Missouri set for prime viewing of Solar Eclipse
On Aug. 21, citizens across Missouri will have the chance to see a rare celestial event – a total solar eclipse.
The moon will block the sun’s light and cause a total solar eclipse to be visible across 300 miles of Missouri. It’s possible that more than a million visitors will come to the Show-Me State to witness the event. Missourians should make plans early to determine where they will view the eclipse, where they will stay and how best to avoid the extra traffic congestion.
“We anticipate large crowds with possible heavy congestion on the interstates and major highways the weekend leading up to the event, during the event, and the day after,” said Missouri Department of Transportation Chief Engineer Ed Hassinger. “If you are traveling for the event, leave early, stay put as long as possible and plan to stay after the end of the eclipse to avoid the peak traffic.”
Missouri will be one of 14 states from Oregon to South Carolina to experience the path of totality. Approximately 200 million people will be within a day’s drive of the path. A partial eclipse will be visible throughout the remainder of the continental United States.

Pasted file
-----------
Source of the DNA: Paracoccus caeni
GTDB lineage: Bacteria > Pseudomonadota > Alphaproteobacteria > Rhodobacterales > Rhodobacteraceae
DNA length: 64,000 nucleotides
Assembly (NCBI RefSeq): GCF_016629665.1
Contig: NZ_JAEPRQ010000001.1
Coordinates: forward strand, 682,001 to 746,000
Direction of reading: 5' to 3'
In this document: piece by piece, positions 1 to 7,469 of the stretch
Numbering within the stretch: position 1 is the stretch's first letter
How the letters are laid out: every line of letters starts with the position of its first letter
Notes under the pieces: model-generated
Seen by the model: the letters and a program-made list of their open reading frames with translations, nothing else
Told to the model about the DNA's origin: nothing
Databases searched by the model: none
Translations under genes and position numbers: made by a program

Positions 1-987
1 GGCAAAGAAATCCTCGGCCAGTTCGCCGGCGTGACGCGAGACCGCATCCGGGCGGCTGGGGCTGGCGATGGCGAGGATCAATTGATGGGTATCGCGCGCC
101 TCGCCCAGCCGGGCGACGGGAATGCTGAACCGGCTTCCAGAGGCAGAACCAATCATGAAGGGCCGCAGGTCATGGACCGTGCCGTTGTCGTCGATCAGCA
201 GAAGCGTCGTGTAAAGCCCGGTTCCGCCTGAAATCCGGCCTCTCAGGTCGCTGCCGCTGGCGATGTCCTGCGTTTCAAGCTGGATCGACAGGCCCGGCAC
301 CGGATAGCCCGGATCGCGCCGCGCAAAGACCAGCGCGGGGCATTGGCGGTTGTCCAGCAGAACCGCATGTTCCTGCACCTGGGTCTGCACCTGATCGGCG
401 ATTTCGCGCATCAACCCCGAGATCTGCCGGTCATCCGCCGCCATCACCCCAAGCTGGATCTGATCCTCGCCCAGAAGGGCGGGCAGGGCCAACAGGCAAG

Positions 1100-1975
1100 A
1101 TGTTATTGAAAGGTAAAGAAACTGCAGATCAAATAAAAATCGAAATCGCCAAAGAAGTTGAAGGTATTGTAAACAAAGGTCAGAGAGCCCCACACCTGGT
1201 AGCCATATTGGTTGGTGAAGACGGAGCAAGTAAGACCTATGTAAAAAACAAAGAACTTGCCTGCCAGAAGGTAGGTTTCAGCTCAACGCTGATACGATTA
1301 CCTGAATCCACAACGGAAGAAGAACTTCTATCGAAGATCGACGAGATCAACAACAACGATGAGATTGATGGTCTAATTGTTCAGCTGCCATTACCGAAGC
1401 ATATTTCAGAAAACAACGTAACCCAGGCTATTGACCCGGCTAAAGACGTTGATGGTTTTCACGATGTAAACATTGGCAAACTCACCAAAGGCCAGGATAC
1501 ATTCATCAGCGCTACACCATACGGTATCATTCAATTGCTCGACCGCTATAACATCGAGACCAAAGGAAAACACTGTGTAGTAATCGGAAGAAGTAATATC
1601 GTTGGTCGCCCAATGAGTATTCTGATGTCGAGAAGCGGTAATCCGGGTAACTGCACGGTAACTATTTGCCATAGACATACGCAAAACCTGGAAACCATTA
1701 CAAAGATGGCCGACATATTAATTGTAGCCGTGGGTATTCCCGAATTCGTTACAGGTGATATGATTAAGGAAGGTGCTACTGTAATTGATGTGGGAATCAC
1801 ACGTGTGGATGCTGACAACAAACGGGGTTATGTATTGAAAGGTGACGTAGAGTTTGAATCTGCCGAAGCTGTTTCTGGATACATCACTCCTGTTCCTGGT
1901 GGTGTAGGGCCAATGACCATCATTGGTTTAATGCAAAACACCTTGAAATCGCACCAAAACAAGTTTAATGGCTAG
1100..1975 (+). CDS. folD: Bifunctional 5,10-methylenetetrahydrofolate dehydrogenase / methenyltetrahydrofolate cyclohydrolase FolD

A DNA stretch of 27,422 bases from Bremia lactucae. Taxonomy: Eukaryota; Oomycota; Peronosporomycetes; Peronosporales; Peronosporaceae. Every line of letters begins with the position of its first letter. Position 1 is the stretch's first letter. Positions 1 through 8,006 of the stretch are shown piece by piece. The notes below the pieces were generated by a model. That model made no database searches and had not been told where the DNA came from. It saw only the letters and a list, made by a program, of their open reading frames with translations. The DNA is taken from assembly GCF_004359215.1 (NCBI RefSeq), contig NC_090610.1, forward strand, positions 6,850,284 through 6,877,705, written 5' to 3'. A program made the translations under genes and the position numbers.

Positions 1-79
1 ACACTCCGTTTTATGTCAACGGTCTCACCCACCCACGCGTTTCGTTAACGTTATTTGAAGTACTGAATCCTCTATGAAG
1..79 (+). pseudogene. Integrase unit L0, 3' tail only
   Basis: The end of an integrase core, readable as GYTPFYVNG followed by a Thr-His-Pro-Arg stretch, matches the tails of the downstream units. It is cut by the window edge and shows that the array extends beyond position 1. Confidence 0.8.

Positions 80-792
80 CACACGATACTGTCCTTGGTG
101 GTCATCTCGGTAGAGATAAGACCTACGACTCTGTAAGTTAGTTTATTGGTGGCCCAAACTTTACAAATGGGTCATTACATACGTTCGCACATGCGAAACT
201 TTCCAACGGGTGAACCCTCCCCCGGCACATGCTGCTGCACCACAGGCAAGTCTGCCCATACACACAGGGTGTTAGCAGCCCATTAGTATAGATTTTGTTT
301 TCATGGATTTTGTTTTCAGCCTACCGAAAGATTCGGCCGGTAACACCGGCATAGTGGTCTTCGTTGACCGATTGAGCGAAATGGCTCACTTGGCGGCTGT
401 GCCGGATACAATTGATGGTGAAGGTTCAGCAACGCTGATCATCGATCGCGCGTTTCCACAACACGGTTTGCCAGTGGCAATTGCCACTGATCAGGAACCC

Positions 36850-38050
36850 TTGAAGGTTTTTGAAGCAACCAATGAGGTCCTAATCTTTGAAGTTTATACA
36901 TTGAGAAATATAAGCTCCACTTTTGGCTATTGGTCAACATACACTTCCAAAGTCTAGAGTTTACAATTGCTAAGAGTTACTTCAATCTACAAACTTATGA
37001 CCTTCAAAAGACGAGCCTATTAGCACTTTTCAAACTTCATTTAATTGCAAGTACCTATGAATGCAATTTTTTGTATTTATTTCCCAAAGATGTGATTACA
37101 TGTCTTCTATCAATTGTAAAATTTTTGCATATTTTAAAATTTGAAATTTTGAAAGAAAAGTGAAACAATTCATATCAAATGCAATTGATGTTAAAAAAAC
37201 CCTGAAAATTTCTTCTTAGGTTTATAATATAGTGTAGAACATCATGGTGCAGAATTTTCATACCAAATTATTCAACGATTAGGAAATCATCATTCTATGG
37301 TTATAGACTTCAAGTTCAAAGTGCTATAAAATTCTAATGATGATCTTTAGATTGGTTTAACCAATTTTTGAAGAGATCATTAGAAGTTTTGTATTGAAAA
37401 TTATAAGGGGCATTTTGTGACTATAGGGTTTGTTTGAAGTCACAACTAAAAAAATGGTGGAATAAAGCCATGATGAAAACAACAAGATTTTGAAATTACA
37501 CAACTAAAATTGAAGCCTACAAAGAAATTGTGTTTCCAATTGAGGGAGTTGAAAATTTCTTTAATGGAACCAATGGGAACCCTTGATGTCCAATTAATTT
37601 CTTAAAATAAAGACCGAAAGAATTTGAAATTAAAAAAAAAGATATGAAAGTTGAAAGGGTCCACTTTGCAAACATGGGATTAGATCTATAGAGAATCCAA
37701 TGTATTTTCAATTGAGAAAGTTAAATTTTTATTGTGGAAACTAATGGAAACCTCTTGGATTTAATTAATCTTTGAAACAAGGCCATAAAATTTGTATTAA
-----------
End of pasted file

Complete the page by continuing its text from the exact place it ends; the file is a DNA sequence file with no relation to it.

The path of viewing for the solar eclipse in Missouri will cover more than 300 miles of the state. The moon will begin to eclipse the sun around 11:45 a.m. Totality of the solar eclipse enters Missouri over St. Joseph at 1:06 p.m. CDT. The eclipse will exit Missouri near Perryville at 1:21 p.m. CDT. The moon will move completely off the sun around 2:45 p.m.
Please follow these tips to drive safely on the day of the solar eclipse:
• Don’t stop along the interstate and no parking on the shoulder.
• Find a safe location to view the event and get there early.
• Don’t take photographs while driving.
• Turn your headlights on and do not rely on your automatic headlights.
• Prepare for extra congestion, especially on interstates, on the day before, day of and day after the eclipse.
• Watch out for increased pedestrian traffic along smaller roads. People may be randomly parking and walking alongside roads in the hour before the total eclipse to get the best viewing.
• Avoid travel during the eclipse or in the area of the main path if you can.
• Check traffic conditions on MoDOT’s Traveler Information Map at http://traveler.modot.org/map/ also available as a free app at MoDOT Traveler Information.
• Have a full tank of gas and bring water with you in your vehicle.
More information on eye safety and scientific aspects of the event can be found on the NASA website at http://eclipse2017.nasa.gov.